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2018-06-19 - Colloque/Présentation - poster - Anglais - 1 page(s)

Mégret Alexandre , Stanciu Victor Ioan , Thuault Anthony, Vitry Véronique , Delaunois Fabienne , "Microwave sintering of cemented tungsten-cobalt carbides" in International Symposium on Inorganic and Environmental Materials, Gent, Belgique, 2018

  • Codes CREF : Métallurgie (DI2310), Matériaux céramiques et poudres (DI2744)
  • Unités de recherche UMONS : Métallurgie (F601)
  • Instituts UMONS : Institut de Recherche en Science et Ingénierie des Matériaux (Matériaux)
  • Centres UMONS : Ingénierie des matériaux (CRIM)
Texte intégral :

Abstract(s) :

(Anglais) Introduction Sintering of cemented tungsten cobalt carbide by conventional processes (typically vacuum sintering) produces an unwanted grain growth due to the long holding time at high temperature (between 30 min and 1 h at 1400-1500 °C). The use of microwave sintering allows the reduction of the sintering time from 50 to 75 % in comparison to conventional sintering processes [1-2]. With shorter holding time, the diffusion of the species is reduced and the grain growth decreases. In microwave sintering, the heating of the samples is achieved by the microwaves themselves, which produce oscillations of the free electrons in cobalt, free carbon and ions in WC. The heating occurs instantaneously because of the direct interaction between microwave and matter leading to a volume heating [3]. Tungsten-cobalt carbides were synthetized from WC powder and cobalt powder. The mixing was performed by conventional ball milling, followed by a uniaxial pressing to form a green body. Results and Discussion The tungsten-cobalt carbide samples (WC-20Co) were sintered by microwave sintering. The milling parameters were investigated through the grinding balls diameter (10 and 12 mm). The uniaxial pressing was performed with two different compaction pressure (200 and 500 MPa) while the sintering temperatures were set to 1350 and 1400 °C. The green body samples have a circular form with 12 mm diameter. The densification, calculated by the division of the density of the green sample by the theoretical density, is about 50 % for the samples pressed at 500 MPa and 45 % for the samples pressed at 200 MPa. During the sintering process, the microwave with the frequency 2.45 GHz are used in a single-mode cavity. The use of a susceptor in the cavity leads to a hybrid heating. The samples were put into an alumina support, which ensures the insulation of the system and the atmosphere was a mix of Ar (95 %) and H2 (5 %) to avoid oxidation of the samples. The entire cycle (heating + holding time + cooling down) lasts more or less 1 h. Vacuum sintered samples will be processed to compare the two sintering techniques. Conclusions Microwave sintering of cemented tungsten-cobalt carbides reduces the processing time of the sintering of the hardmetals. In comparison to conventional sintering techniques, where the entire cycle lasts between 12 and 24 h, the microwave sintering is only 1 h. There is thus time and energy saving. Moreover, the shorter thermal treatment time should lead to finer microstructure. References [1] D. Agrawal, J. Cheng, P. Seegopaul and L. Gao, Powder Metallurgy, 2000, Vol. 43, No 1, 15-16. [2] B.R. Sunil, D. Sivaprahasam and R. Subasri, International Journal of Refractory Metals and Hard Materials, 2010, 28, 180-186. [3] E. Breval, J. Cheng, D. Agrawal, P. Gigl, M. Dennis, R. Roy and A. Papworth, Materials Science and Engineering, 2005, A391, 285-295.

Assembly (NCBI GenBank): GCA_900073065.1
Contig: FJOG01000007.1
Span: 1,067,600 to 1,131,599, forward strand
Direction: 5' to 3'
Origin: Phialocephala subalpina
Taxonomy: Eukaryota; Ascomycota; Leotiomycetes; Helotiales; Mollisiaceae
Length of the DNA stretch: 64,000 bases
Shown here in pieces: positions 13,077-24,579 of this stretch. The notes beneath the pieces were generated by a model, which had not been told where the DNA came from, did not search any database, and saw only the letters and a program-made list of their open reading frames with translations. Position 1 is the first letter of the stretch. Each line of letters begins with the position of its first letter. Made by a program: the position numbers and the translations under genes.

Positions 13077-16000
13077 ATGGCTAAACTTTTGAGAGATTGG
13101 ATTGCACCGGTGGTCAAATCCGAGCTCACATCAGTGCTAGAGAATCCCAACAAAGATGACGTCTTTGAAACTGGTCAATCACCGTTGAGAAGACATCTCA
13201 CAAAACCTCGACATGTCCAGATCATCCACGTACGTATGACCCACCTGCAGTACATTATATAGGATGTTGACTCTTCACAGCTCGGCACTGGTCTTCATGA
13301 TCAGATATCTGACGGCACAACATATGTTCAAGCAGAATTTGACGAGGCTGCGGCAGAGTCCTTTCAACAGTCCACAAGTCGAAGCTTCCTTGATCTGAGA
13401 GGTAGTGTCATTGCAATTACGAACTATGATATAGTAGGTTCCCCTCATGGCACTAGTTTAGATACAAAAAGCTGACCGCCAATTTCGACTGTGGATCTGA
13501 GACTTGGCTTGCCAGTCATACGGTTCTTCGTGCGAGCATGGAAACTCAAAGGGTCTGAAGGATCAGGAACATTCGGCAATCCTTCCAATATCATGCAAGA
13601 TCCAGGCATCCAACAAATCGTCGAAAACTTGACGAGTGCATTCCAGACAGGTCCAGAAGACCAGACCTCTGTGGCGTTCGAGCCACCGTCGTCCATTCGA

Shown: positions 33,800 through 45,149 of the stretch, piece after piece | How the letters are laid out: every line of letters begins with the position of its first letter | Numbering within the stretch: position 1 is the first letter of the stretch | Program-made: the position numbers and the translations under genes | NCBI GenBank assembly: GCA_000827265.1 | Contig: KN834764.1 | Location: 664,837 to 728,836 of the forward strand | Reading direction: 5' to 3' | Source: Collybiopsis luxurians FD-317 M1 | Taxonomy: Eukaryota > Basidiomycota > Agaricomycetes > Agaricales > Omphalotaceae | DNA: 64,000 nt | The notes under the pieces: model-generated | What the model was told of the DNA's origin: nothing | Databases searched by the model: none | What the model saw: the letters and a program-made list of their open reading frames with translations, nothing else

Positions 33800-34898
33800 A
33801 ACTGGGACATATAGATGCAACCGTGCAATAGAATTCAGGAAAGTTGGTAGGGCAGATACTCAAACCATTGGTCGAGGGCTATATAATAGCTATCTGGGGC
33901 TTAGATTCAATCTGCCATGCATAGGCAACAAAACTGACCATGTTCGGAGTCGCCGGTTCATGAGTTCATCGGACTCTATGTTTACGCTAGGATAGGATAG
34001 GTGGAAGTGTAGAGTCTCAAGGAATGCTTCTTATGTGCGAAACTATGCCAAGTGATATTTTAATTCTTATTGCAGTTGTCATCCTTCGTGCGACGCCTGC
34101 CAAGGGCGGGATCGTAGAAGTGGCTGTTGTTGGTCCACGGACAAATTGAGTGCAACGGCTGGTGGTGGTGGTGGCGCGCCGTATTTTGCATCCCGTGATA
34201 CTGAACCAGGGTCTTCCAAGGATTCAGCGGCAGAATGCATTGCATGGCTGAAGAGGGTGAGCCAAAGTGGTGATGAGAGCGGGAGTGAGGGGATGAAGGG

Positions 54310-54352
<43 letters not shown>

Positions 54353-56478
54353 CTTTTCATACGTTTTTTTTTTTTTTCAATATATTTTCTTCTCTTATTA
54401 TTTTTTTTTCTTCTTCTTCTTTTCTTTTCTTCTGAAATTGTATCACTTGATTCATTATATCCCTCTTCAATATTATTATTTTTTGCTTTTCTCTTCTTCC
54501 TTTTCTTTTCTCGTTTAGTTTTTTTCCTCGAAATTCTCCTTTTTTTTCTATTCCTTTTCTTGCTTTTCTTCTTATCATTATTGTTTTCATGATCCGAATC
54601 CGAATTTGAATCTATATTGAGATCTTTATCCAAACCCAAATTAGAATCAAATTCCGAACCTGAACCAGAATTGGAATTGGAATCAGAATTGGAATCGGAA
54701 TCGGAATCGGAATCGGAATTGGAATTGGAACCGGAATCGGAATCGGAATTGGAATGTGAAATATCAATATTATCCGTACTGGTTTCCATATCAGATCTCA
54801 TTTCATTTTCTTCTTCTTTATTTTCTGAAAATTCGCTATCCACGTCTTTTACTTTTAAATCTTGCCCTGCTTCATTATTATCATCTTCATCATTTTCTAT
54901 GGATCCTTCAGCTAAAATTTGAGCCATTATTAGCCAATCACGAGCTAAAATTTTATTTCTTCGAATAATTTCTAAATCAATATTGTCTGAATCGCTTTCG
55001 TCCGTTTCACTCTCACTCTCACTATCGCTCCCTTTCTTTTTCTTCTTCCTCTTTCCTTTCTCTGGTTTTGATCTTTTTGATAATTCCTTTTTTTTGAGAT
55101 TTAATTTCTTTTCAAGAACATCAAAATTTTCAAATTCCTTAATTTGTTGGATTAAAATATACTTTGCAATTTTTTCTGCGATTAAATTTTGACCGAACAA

Identifiants :
  • DOI : 10.13140/RG.2.2.32962.89287

Mots-clés :
  • (Anglais) Tungsten carbides
  • (Anglais) Microwave sintering
  • (Anglais) Mechanical properties